The Tools for Readers Who Struggle collection contains numerous supports and resources to help students access reading skills.  Several tools also provide a language acquisition perspective to common areas where readers struggle, such as fluency.

Please examine the resources below for more information shared in this session:

Presentation from the session

Composing Text Dependent Questions

ELL Oral Rate and Retelling Flow Chart


Using NebraskAccess to Find Professional Journal Articles

It is important for us, as educators, to keep current on the variety of issues that impact our students and their learning. ELL students are one group of students with diverse cultural and linguistic needs. These students are in more and more classes every year and one way to learn about them and how to meet their needs is to read professional journals. Here’s how to access these articles using NebraskAccess through LPS.


Secondary ELL Resources

There are many resources available for secondary ELL teachers to support them in all of the different classes at each language level. Teachers can access the latest draft of the scope and sequence for each class at each language level in Docushare. To access the different classes in level 1, click here. For the classes in level 2, click here. For the classes in level 3, click here. For level 4, click here.

In addition to the scope and sequence for each class, there is also folder in Googledocs containing various resources. Teachers can find a comparison chart for the different reading leveling systems and lists of texts that could be used at each language level. To access this folder, click here.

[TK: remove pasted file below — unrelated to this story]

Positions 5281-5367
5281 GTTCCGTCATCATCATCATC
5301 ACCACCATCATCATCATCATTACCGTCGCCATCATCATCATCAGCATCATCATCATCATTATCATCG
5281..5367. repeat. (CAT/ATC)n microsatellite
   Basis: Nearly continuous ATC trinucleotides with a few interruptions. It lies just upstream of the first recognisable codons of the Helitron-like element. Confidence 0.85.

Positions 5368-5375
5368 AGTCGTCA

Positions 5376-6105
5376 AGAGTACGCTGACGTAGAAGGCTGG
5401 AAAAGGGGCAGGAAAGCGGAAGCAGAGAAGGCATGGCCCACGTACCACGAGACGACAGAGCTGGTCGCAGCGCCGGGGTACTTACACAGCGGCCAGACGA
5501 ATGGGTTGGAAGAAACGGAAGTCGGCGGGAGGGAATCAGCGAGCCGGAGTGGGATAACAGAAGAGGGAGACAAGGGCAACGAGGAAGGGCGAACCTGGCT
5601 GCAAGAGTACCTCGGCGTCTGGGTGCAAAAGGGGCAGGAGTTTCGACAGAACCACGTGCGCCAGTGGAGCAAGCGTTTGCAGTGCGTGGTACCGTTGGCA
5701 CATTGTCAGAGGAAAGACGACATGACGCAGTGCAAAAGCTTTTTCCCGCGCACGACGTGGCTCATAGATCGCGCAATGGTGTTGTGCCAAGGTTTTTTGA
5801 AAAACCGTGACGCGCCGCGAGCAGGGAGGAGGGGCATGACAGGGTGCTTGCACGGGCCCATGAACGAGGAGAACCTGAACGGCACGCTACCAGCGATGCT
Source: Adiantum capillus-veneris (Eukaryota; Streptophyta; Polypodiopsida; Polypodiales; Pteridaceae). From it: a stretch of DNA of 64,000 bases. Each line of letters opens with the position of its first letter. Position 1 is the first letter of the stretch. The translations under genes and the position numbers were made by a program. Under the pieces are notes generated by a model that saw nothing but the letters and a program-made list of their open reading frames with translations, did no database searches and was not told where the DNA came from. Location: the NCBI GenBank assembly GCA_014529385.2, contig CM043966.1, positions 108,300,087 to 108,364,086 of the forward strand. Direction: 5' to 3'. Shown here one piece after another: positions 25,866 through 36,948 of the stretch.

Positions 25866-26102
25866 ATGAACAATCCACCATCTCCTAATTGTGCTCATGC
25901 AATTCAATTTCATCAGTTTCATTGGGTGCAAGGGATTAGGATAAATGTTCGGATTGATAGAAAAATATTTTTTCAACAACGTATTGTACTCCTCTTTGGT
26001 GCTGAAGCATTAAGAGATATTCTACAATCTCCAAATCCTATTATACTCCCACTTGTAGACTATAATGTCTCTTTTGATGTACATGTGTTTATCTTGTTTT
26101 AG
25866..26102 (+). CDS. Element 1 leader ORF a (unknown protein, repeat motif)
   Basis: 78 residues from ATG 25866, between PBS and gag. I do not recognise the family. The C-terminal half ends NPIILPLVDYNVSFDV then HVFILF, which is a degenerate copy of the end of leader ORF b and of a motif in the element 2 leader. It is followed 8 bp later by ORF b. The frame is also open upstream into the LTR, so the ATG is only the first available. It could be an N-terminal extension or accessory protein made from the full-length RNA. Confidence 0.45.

As we continue to work and improve the reading and writing skills of our ELL students, we have resources to support guided reading groups in secondary ELL classrooms and writer’s workshop in all ELL classrooms. To find more information about guided reading, click here. To find more information about writer’s workshop, click here.

Perspectives on Reading Comprehension and Retelling

As an ELL Instructional Coach, I am called in to provide perspectives on English Language Learning when there is a question or concern about a student.As students work through the arduous task of acquiring language in order to access academic content in the classroom, a common concern among educators is how to help students comprehend what they are reading.

When a conversation begins about a student with, “They can’t comprehend.” My first question is, “Are you sure?” There are a variety of variables that affect reading comprehension. For English Language Learners, the variables become more complex as they strive to take a new language, translate it into something familiar and then make connections to translate it back into English again.  Consider your students and think about the texts that you are asking them to read.

  • Do they have prior knowledge to access the text or do they need opportunities for building background in order to create meaning?
  • What is the content vocabulary and the academic vocabulary required in order for students to comprehend the text?
  • What are the language structures of the text and does the student use them in their oral language or will it require explicit teaching in order for them to have access to the content?

One final perspective to consider is the purpose for comprehension. Every time you ask a student to apply a specific comprehension skill or strategy, it changes the way students not only look at a text but also talk about a text to show you what they know. Think about finding the main idea and key details in a text. Would it look and sound the same as visualizing to create meaning? What I will often ask teachers to do is to slow things down in order to speed things up. If you are finding that you have English Language Learners in your classroom who are struggling with comprehension, have them do a quick retelling! Are they really not comprehending or are they just not comprehending they way we are asking them to?